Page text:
Defend Freedom of Speech…Everywhere

I have said it before, and I will, unfortunately, have to say it again: Leave the cartoonists alone! Okay, so maybe it’s not cartoonists this time, but it’s all the same. All together now: Leave the editors alone!

Jihad Al-Momani, the editor of the Jordanian daily Al-Shihane has been fired for reprinting one of the infamous Jyllands-Posten cartoons in the February 2nd issue of his newspaper, along with an editorial in which he asked: “What brings more prejudice against Islam, these caricatures or pictures of a hostage-taker slashing the throat of his victim in front of the cameras or a suicide bomber who blows himself up during a wedding ceremony in Amman?” Al-Momani was arrested on February 4th, while King Abdullah was on an official visit to the United States. He was released without bail, the following day. He is now awaiting trial.

Also in Jordan, editor Hashim Al-Khalida reprinted and denounced the cartoons in Al-Mihwar. He has now run into trouble. What’s interesting is that Al-Khalida reprinted the cartoons back in November, and only now has he been charged with “harming religious feelings.” Like Al-Momani, Al-Khalida is now awaiting trial.

Meanwhile, in Morocco, Annahar Al-Maghribiya reprinted the most offensive of the twelve cartoons, the one in which the Prophet is portrayed with a bomb in his turban, along with a caption attributing the drawing to Jyllands-Posten. The editor, Abdelhakim Badie, was asked to come to the police station to answer questions. He, too, expressed surprise, considering he had published two of the cartoons, without hitch, on October 20. It’s unclear yet whether Badie will be charged with a crime.

The latest arrests come from Algeria and Yemen. Kahel Bousaad of Errisala and Berkane Bouderbala of Iqraa are facing charges today in Algiers for reprinting the cartoons, even though the drawings were deliberately “fogged,” and were accompanied by articles denouncing them. Mohammad al-Asaadi, the editor of the English-language Yemen Observer, and Akram Sabra and Yehiya al-Abed of al-Hurriya weekly newspaper have all been arrested; a warrant has been issued against a fourth editor, Kamal al-Aalafi of al-Rai al-Aam.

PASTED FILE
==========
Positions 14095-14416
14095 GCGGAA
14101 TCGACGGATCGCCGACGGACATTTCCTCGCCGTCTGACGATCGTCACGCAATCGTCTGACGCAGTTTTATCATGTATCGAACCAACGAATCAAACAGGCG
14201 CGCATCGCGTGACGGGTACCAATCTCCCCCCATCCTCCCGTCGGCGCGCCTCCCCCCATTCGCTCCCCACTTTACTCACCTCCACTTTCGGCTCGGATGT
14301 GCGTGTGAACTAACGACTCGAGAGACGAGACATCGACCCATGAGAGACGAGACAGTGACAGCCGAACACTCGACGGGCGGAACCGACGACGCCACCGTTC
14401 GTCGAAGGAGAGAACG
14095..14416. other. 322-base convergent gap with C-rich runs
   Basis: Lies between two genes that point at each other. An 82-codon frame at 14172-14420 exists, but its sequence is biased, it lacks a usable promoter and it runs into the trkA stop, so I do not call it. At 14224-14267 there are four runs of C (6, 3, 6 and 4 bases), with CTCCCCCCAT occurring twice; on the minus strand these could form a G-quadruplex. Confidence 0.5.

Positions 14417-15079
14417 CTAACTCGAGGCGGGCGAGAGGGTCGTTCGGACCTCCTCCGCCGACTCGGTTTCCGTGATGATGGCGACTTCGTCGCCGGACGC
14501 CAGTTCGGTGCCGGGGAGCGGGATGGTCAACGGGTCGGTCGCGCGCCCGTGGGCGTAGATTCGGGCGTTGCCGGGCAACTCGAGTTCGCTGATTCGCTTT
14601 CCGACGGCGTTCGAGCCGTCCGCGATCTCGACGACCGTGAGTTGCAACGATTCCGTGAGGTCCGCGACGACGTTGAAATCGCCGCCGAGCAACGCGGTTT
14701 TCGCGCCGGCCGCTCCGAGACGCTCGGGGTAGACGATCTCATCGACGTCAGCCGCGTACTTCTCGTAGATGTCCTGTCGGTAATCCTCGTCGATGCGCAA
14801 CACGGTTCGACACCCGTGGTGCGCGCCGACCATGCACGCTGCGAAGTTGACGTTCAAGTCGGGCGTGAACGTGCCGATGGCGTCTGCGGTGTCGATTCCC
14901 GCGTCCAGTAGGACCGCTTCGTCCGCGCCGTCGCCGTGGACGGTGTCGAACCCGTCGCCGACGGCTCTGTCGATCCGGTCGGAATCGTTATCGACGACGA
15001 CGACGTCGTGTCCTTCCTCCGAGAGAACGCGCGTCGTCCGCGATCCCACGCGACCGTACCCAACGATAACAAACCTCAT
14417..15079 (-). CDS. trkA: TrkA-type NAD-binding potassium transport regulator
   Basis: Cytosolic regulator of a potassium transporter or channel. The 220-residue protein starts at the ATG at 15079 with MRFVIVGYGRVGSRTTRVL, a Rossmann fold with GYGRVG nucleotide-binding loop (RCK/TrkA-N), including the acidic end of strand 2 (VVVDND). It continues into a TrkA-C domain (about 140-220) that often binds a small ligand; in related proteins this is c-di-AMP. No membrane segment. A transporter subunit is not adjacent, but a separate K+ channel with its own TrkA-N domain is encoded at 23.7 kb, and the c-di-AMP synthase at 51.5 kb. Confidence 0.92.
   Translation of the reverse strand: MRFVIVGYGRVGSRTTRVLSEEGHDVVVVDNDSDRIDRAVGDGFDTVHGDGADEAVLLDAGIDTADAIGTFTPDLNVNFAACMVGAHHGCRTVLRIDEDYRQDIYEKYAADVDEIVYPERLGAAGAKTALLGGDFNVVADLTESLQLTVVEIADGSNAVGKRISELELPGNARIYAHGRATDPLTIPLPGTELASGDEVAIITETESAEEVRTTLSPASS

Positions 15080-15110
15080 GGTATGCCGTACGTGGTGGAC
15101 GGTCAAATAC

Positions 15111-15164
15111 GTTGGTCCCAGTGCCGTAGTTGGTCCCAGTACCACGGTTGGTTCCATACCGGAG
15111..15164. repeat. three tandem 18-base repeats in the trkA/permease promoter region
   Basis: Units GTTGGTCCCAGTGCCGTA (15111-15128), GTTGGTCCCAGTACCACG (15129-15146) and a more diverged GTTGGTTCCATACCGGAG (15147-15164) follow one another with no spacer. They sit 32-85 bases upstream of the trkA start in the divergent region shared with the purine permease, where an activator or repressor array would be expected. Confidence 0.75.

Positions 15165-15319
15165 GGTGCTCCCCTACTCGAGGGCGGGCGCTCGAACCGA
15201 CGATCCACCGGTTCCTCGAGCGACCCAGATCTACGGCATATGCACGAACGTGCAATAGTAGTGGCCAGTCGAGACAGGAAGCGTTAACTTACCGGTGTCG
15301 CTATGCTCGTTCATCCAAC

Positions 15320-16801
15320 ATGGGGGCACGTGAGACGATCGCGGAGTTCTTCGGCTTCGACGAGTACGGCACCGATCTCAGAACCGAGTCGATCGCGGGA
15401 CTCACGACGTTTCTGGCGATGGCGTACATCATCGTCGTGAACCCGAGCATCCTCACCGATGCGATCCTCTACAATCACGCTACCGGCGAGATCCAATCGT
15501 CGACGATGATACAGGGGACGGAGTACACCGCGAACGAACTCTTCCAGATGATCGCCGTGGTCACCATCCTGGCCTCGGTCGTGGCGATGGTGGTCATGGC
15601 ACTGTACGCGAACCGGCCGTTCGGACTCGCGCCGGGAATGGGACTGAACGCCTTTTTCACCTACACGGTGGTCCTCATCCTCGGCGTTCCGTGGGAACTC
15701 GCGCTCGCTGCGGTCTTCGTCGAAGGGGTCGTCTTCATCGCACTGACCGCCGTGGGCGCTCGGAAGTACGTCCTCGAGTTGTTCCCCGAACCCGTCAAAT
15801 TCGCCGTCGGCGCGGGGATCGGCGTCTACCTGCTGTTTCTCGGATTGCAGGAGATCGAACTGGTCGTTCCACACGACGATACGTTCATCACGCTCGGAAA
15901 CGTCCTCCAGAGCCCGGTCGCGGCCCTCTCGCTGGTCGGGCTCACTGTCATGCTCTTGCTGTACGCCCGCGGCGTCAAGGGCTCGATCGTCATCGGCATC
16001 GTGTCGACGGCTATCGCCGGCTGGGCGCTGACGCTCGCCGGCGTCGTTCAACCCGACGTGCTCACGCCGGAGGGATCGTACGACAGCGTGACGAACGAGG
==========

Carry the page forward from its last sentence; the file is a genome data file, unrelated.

Ironies abound, of course. President Bush, who was so keen on offering Denmark support over freedom of speech, didn’t bring up the case of Al-Momani or Al-Khalidi during King Abdullah’s visit. Freedom of speech, in this case, is secondary to Jordanian-American relations in the so-called war on terror. And France-Soir, La Stampa, Die Welt, and all those other European newspapers who were so keen on putting the cartoons on the front page in the name of freedom of speech might do well to offer front-page support to the Arab editors who face charges for the same decision. Similarly, let’s not forget that, despite the offense that Arab readers must surely have felt at seeing the cartoons in the local press, the fraction of them that ended up protesting on the street did so only at the behest of the Islamist parties, which were eager to pose themselves as the defenders of Islamic honor and identity against an imperial West. Finally, it’s also quite clear that the Moroccan and Jordanian governments had no problem with freedom of expression until the right-wing religious parties fell on the cartoons like flies on, um, a Danish.

Caricatures: Clash of Civilizations, Clash of Ignorance
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Fire: Meet Dry Gunpowder
Cartoon Shmartoon


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